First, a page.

This book tells the story of William Wilberforce in detail from birth to death. Along the way you will read about his efforts to outlaw the slave trade and, ultimately, to emancipate the slaves throughout the British possessions. However the author seems to have taken delight in finding the biggest words (or should I say, the most 'erudite' ones) to express even simple ideas. Unless you have a large vocabulary, you will find it confusing and, even if you do, you may find it annoying as if he kept searching in a thesaurus for a less common word. I gave it five stars because it really IS well written despite what seems like an unnecessary display of verbal ability. On the positive side, I came away with a great appreciation for Wilberforce, himself and I hope you will too.

    5 of 6 people found this review helpful
  •  
    Jeneva Auburn, NE, USA 03-05-09
    Jeneva Auburn, NE, USA 03-05-09
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    "Terrific Read"

    I learned a lot from this book, both about the British history of slavery and abolition, but also many illuminating details of the era itself. Previous reviews commented on the author's obvious religious bias, but it didn't impact the historical value, and his writing style was delightful.

    7 of 9 people found this review helpful
  •  
    connie Sydney, Nova Scotia, Canada 06-08-08
    connie Sydney, Nova Scotia, Canada 06-08-08

    Narrative makes the world go round.

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    "uneven, but still merits 5 stars"

    As others mention, the book seems far from objective and the reader is a bit too ...enthusiastic? and also too... modern? in tone (I can't quite put my finger on the words). But what a story! What a man! (even if the portrait is less than neutral). And what great details and anecdotes of the times. It's an all round 5 star listen to me, despite the flaws.

    7 of 9 people found this review helpful
  •  
    Marie WASHINGTON, DC, United States 03-26-10
    Marie WASHINGTON, DC, United States 03-26-10 Member Since 2010

    Professional librarian type, amateur historian.

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    "Couldn't stop listening"

    In the beginning Johnny Heller seems to be rushing through the book and the hurried voice is a bit annoying. But you get interested in the story of Wilberforce and I found myself struggling to stop listening for things like sleep and work. After listening, I want to get a hard copy of the book to share aspects of the book with friends. Regarding the storytelling, it is very Christian and not a secular bio.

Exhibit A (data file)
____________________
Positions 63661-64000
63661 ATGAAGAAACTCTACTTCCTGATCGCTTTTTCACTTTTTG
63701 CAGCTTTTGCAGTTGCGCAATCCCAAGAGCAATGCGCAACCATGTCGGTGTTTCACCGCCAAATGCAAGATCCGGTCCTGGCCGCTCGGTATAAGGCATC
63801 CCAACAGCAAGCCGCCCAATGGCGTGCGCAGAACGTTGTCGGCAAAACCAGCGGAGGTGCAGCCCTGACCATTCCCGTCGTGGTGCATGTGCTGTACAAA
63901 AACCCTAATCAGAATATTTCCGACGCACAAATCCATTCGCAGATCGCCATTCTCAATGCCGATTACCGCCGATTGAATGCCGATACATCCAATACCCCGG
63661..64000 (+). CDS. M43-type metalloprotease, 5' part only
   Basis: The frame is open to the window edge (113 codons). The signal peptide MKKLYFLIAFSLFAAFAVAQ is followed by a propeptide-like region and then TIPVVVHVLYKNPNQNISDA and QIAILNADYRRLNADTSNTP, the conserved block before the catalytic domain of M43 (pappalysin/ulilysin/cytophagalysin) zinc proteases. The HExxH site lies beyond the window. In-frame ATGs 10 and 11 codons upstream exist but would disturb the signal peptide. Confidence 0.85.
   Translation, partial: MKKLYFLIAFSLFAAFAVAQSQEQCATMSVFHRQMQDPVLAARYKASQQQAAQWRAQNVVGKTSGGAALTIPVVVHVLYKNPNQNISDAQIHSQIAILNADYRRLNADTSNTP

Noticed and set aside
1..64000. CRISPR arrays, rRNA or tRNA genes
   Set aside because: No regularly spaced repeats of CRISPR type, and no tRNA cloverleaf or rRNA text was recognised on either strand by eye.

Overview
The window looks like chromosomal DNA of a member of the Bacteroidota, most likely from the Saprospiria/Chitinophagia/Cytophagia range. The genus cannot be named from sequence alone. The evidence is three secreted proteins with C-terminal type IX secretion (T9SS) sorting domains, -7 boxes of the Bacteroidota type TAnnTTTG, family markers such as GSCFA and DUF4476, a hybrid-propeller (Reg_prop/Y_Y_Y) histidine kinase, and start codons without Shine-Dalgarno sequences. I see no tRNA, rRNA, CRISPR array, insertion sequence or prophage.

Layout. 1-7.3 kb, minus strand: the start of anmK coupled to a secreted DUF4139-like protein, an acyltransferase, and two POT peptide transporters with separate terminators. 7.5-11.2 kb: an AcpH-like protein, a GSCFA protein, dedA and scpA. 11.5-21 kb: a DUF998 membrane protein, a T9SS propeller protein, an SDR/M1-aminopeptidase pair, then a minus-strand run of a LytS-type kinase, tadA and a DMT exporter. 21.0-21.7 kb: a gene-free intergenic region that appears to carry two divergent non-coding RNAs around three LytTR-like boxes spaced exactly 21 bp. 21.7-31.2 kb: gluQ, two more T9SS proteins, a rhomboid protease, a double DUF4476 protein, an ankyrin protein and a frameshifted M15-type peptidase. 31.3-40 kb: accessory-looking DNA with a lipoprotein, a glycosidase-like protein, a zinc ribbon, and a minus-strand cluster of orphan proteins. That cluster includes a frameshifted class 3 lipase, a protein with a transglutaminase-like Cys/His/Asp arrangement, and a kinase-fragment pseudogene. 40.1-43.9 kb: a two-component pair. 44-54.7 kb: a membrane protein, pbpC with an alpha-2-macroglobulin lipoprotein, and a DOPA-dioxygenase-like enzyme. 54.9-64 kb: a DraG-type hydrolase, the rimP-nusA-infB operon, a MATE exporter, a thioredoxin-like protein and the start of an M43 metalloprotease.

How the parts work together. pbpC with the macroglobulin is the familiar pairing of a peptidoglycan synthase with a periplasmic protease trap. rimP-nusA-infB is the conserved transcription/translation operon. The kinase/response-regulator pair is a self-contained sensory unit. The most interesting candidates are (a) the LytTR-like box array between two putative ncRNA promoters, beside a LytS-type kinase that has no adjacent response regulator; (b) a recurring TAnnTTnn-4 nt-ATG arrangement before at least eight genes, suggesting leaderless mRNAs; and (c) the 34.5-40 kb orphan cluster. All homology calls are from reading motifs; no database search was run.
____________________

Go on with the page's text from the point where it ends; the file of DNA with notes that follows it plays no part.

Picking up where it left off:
4 of 5 people found this review helpful
  •  
    Iustina 07-26-15
    Iustina 07-26-15
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    "Well worth your time"

    A very good, edifying account of a forgotten personality of 18th century. Very good naration.

    0 of 0 people found this review helpful
  •  
    Linda S. Imel 06-09-15 Member Since 2015

    I love reading history, Isabel & Ferdinand, Columbus, or Mary Queen of Scots - fascinating, rich lives woven into a tension filled narrative

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    "Wonderful - inspiring - well worth my time!"
    Where does Amazing Grace rank among all the audiobooks you’ve listened to so far?

    Metaxas is talented and artful, weaving information and narrative into textured, interesting storytelling. This is one of my favorite books, I will read it again and again.


    0 of 0 people found this review helpful
  •  
    Nelson 06-02-15
    Nelson 06-02-15 Member Since 2015
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    "Heroic Story"

    Listened to this twice so far, it never gets old. The narrator is very good, and of course so is the author and story. I highly recommend this.

    0 of 0 people found this review helpful
  •  
    J. Mirabal 02-24-15
    J. Mirabal 02-24-15 Member Since 2014
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    "Thorough, entertaining history."

    I'd like to meet Eric Metaxas some day. He is a great storyteller and the mini lessons he offers along the way are as enlightening as they are Germaine to the topic of abolition and the man who dedicated his life to bringing it to an end.

    0 of 0 people found this review helpful